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The Fireplace

( Originally Published 1916 )

IN the modern dwelling the fireplace has disappeared, the steam radiator has been substituted.

The change is not without significance to the spirits of men. The fire on the hearth was the symbol of THE FAMILY. It was the original al-tar, the centre about which gathered the first human institution.

In the advance ranks of "progress" The Family is likewise vanishing. A certain group of futurist thinkers, typified by H. G. Wells, seriously propose the State instead of The Family as the proper agent to care for children.

We move from flat to flat, like gypsies. Our children are born at stations by the way, and have no home feeling.

Divorces increase; for women are travelling companions, not home makers.

By our most praiseworthy charities we are undermining The Family. By many of those schemes, both of Church and State, by which we seek to "save" the individual, we try to do what ought to be done through The Family.

Old ladies are put into institutional homes, often, when it is the duty and the blessing of The Family to keep them.

The children of the well-to-do, who ought to be growing up in daily contact with mother, father, brothers, and sisters, are sent away to private schools. They may get expert training, but they miss that family life that is infinitely more valuable to them, and equally as necessary to the parents.

Babies will be taken care of by hospitals, found-ling asylums, and other charitable institutions, provided the mother will renounce all claim to her offspring.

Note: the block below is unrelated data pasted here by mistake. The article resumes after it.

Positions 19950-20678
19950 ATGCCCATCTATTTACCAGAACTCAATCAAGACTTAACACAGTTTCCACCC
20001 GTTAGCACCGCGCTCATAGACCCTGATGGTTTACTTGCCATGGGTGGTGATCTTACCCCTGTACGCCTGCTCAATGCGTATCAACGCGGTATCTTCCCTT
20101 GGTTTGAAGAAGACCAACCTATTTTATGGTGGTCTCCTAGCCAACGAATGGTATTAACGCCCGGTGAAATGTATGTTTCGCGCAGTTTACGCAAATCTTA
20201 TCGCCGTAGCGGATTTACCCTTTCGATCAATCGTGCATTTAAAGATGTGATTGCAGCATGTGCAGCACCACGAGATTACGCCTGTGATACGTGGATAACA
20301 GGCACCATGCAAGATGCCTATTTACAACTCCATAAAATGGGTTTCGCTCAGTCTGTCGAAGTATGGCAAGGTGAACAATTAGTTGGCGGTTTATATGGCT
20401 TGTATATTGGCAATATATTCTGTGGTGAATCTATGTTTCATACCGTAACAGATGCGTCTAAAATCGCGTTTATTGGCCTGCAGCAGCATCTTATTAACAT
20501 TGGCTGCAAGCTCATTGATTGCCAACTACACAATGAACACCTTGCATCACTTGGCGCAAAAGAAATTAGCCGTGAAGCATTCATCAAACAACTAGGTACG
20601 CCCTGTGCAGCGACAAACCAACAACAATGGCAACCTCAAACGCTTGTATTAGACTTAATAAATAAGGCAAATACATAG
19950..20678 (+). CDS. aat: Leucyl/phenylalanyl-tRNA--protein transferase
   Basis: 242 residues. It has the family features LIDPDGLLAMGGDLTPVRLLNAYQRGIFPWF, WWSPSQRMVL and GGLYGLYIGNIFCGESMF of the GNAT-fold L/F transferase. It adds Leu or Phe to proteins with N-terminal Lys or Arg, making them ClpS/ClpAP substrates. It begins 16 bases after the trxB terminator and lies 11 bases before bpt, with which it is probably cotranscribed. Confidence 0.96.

We heal defective souls and bodies and rescue the perishing generally, but we insist upon suppressing the function of The Family. The mother is incompetent, the father unfit, the environment is unideal; hence, take the child away to a huge brick barracks where he can be herded scientifically with other children.

Rational helpfulness should aid the defective individual by aiding The Family. For The Family is more important than the individual.

It is more to be desired that we maintain The Family than that we preserve the Nation or the Church.

Without Family life we are what Urbain Gohier calls "une poussiere de peuples," a dust-people, loose grains of sand, with no solidarity.

The "live your own life" gospel is often dangerously near humbuggery. Every young man

and young woman should plan to have children, born in happy marriage, growing up in an atmosphere of Family love; for there is nothing that so develops one's soul as the responsibilities, the joys, and sorrows of The Family.

We need a deal of wholesome human feeling to resist the entirely corrupting influence of artificial mantels over artificial grates where there is no fire, or at least but a gas log, and of radiators, and of registers, holes in the floors where hot air comes up. Would that there were some way to gather The Family once more around blazing logs and a hearthstone!

For the most beautiful cross in the world is composed of two sticks crossed and burning in the fireplace, with father, mother, and the children all gathered around it.

The Family is the first spiritual unit of mankind, the real Church, "and the gates of hell shall not prevail against it."



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